Attorney General Maura Healey's office has asked Berkshire Superior Court to stop the sale of 40 pieces of art from the Berkshire Museum until an investigation into the legality of the sale can be completed. Photo courtesy Berkshire Museum

Attorney General Healey sides with opponents of Berkshire Museum art sale

Pittsfield — State Attorney General Maura Healey has jumped into the fray to challenge the directors of the Berkshire Museum in their effort to sell 40 works of art including two valuable Norman Rockwell pieces, ostensibly to strengthen the museum’s finances.

Massachusetts Attorney General Maura Healey

In support of a legal action from Rockwell relatives and others for a temporary restraining order to block the sale, Healey embraced the request in a 27-page response filed in Berkshire Superior Court yesterday (Oct. 30). Click here to view Healey’s response.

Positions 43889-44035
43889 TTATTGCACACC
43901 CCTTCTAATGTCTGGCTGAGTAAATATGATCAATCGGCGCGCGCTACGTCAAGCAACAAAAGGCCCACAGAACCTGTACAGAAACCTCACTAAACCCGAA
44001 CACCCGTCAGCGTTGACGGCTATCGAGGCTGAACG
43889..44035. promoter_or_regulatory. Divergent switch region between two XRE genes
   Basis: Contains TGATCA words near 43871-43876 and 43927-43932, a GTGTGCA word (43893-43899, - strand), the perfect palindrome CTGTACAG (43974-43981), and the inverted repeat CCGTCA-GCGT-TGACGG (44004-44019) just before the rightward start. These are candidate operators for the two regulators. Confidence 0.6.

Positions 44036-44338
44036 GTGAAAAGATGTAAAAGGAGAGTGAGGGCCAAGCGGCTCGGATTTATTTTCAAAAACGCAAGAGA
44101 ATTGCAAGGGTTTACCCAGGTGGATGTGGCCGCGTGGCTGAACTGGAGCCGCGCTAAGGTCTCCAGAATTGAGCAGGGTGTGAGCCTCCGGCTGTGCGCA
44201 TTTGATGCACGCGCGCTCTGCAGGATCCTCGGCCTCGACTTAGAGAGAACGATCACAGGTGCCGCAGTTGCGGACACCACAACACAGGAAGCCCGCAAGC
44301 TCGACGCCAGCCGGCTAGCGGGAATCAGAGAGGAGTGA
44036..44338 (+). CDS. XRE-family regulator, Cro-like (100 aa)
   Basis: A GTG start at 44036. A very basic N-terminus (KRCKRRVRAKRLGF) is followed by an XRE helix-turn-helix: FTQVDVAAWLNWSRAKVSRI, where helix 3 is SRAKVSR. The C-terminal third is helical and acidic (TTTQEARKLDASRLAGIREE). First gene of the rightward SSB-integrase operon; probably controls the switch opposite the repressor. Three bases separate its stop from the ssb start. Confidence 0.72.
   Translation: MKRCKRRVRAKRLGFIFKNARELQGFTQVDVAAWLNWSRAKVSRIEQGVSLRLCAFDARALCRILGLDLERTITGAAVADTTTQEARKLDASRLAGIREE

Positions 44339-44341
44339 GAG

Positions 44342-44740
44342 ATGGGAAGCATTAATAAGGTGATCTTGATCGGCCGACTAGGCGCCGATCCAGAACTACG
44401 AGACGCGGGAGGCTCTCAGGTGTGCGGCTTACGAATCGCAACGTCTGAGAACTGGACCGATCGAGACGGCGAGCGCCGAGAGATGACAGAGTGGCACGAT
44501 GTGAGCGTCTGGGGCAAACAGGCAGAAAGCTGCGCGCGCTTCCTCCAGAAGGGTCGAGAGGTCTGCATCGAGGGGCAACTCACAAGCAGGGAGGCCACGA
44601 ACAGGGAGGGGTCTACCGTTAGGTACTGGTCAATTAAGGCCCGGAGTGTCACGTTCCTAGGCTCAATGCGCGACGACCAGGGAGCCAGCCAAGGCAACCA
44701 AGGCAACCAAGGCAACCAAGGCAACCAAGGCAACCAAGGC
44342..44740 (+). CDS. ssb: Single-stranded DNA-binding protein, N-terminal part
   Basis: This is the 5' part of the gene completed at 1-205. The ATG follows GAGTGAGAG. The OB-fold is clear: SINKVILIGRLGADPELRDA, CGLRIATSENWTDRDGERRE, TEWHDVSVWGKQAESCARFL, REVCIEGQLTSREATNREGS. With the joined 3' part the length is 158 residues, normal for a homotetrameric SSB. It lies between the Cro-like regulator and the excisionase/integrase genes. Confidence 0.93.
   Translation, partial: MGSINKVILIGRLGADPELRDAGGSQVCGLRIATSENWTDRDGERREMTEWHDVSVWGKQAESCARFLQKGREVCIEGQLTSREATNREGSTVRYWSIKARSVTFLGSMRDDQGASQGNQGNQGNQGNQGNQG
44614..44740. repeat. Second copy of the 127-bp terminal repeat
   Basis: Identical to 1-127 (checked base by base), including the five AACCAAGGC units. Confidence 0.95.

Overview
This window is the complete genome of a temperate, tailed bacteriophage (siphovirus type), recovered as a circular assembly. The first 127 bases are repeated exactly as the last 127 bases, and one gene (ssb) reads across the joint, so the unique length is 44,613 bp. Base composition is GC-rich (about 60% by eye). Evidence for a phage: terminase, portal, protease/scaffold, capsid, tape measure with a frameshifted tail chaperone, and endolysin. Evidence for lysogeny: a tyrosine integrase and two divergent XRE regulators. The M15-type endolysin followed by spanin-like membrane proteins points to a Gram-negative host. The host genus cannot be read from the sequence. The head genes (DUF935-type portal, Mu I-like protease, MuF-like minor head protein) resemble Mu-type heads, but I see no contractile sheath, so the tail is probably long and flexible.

A hearing on the preliminary injunction will be held tomorrow (Nov. 1) at 11 a.m. in Berkshire Superior Court in Pittsfield, said Madelaine Miller Strauss, a spokesperson for Sullivan & Worcester, the law firm representing plaintiffs in a second suit filed by nearby residents and members of the Berkshire Museum.

Healey’s action is unusual in that she was one of the defendants named in the original suit along with the museum’s board of trustees. Healey has asked the court to stop the sale of the artwork until legal questions can be sorted out and until her office has completed its own investigation.

If the court fails to grant the injunction, the sale will likely commence as planned Monday, Nov. 13, at an auction at Sotheby’s in New York. For their part, museum officials say they need the money in order for the museum to survive and to fund about $40 million in renovations.

Museum officials insist the organization isn’t currently sustainable and that it’s carried a deficit of about $1 million over the last decade. Furthermore, corporate giving has declined. Major corporate benefactors such as General Electric, a longtime supporter of the museum, have left Pittsfield since the museum was established in 1903. The museum hopes to raise about $50 million through the auction.

The proposed sale has provoked strong feelings in the community. To get a sense of those sentiments, see several letters to the editor to the Edge: